As a result, prices for goods and services are getting bid up to the second-highest level ever, and inventory sentiment is at a record low. The ISM survey simply asks participants if conditions in ten categories are better, the same, or worse than last month. So conditions can drop in any given month but still remain above the 50 level indicating expansion.
But it’s unusual to see the curves so steep and so high, indicating that virtually every month, the economy is hotter than the previous hot month. In other words, if you say things are better than last month, which were better than the month before that, which were better than the month before that, etc., it surely indicates a super-heating economy. And that super-heating economy is also creating the inflationary pressures shown in the reports. I’ve put the ISM manufacturing charts in from June 2 so you can see the same steep curves, record highs, and price pressures.
As always the participants’ comments are revealing, and like the manufacturing survey, show that demand is tremendous. However you get the impression that many businesses were caught off guard and are frantically trying to catch up. However, huge unexpected obstacles such as a lack of labor, supply chain disruptions, inability to get goods, and rising prices are making operations very difficult.
- “Stimulus money, increased vaccinations, increased dining capacity and pent-up demand are driving a fast recovery for dine-in restaurants — and all consumer segments, it seems — resulting in labor shortages and supply chain gaps.” [Accommodation & Food Services]
- “Container delays are impacting our supply chain in a significant way. Delays at the Port of Montreal and West Coast ports have impacted our ability to provide products in growing season. Truck availability has generally been tighter than normal. We’ve seen a real impact in the southeastern market.” [Agriculture, Forestry, Fishing & Hunting]
- “Business continues to improve, and we have worked through many of the supply chain disruptions at this time. We have begun to return to work at our corporate office on a limited basis.” [Arts, Entertainment & Recreation]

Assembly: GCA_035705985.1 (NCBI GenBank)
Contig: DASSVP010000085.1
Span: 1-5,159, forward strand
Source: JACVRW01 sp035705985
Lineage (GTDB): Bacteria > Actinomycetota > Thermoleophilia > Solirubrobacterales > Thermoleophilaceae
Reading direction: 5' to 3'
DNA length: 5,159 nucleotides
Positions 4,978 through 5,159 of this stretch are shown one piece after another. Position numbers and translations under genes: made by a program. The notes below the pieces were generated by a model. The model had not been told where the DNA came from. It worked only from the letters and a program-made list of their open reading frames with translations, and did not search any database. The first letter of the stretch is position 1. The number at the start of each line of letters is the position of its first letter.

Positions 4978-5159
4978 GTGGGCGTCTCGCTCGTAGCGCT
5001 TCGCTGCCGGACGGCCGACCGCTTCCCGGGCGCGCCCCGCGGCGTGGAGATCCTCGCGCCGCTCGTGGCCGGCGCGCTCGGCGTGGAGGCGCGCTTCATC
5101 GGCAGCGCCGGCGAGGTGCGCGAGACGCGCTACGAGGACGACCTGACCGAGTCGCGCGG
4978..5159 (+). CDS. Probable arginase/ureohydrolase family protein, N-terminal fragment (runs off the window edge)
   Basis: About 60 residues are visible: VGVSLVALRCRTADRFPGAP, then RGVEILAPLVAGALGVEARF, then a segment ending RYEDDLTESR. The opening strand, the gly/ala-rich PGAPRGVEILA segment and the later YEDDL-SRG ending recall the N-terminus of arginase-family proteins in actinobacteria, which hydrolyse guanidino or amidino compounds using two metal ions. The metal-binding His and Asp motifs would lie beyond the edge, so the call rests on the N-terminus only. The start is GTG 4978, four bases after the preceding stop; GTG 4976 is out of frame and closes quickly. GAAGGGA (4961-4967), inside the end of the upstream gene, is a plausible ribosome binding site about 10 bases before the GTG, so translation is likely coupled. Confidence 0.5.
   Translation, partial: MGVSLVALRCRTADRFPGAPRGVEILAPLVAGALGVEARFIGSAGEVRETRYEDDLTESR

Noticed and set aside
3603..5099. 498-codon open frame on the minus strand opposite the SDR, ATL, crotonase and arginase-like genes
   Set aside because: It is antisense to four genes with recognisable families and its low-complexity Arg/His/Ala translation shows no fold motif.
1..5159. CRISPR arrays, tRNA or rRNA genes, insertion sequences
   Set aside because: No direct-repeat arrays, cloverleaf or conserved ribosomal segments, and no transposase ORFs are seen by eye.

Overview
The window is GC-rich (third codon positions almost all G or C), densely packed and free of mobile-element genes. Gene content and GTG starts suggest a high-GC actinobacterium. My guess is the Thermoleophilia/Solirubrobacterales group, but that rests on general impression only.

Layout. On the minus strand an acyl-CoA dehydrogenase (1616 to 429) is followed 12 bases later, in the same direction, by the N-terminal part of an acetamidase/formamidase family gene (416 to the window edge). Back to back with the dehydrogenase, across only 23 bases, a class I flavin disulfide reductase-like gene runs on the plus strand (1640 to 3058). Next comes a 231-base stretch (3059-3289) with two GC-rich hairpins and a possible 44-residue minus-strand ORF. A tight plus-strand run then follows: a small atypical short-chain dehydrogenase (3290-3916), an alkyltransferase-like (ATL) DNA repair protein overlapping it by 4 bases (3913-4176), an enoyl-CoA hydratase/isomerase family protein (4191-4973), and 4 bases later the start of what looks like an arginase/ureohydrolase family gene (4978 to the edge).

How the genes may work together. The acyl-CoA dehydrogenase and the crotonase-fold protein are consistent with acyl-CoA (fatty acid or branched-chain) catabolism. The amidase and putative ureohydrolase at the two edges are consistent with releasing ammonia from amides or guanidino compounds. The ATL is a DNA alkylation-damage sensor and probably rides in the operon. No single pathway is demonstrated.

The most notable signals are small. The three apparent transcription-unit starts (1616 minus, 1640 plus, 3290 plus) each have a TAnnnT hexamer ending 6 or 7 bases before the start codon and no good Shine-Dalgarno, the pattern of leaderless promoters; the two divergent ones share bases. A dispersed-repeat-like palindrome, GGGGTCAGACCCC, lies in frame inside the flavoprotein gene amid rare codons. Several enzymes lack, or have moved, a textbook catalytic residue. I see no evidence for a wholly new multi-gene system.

- “We are still busy and adding employees. One of the biggest concerns now is shortages of crucial material and equipment. Metal coils for production are especially scarce. Equipment and material suppliers have been raising prices since the first of the year. We hear of a new increase almost daily.” [Construction]
- “We anticipated the reopening reasonably well but were caught off guard with respect to some materials. Steel and copper went higher than anticipated, and shortages are having an impact.” [Finance & Insurance]
- “As the vaccination rate continues to climb and the coronavirus (COVID-19) infection rate continues to plummet, business conditions are steadily improving: Strong revenue performance is returning, and outlooks are improving. Some supply categories remain constrained (nitrile gloves, sterile wrap and the like), yet are somewhat manageable, limiting the impact to daily operations.” [Health Care & Social Assistance]
- “(We are) seeing cost increases and long lead times with steel and steel containers. Worker shortages, temp labor and the like.” [Management of Companies & Support Services]
- “Transportation, labor, steel and general commodities are all increasing (in price) based upon general inflation and the rising price of oil.” [Mining]
- “Small businesses in the area are reporting stimulus checks and extension of unemployment are hampering their ability to hire workers. Seasonal labor and H-2B (visa) workers are in very short supply, causing an uptick in cost per hour. Some employers are reporting they are offering cash incentives of (US)$50 if you show up for an interview.” [Professional, Scientific & Technical Services]
- “Business is very strong, and customer orders continue to increase at a rapid pace. Material shortages, increased prices and qualified personnel shortages are becoming a much larger concern.” [Real Estate, Rental & Leasing]
- “Very concerned about the rapid and continuing price escalations for any products with copper, steel, and polyvinyl chloride (PVC). Production issues and lead-time extensions are not improving.” [Retail Trade]
- “Business is doing good, exceeding sales target, but we have challenging issues with (1) increases in raw-materials costs and freight rates, (2) huge freight delays from overseas and (3) continued U.S. port delays. The (COVID-19 surges) in India and Taiwan are also causing delays on product availability/shipments.” [Wholesale Trade]
The Covid situation continues to improve
The administration of vaccines is slowing, perhaps because we have already picked the “low-hanging” fruit of those who wanted to get it, but progress to date is very encouraging.
Although job growth has been a little soft, it’s likely to get better in the coming months. In the meantime data from consumers, service providers, manufacturers, as well as Covid metrics are all very, very good, and it looks like they will be for quite some time.
Get economic & trade content in your inbox
Sign up for our newsletters to make sure you don't miss anything.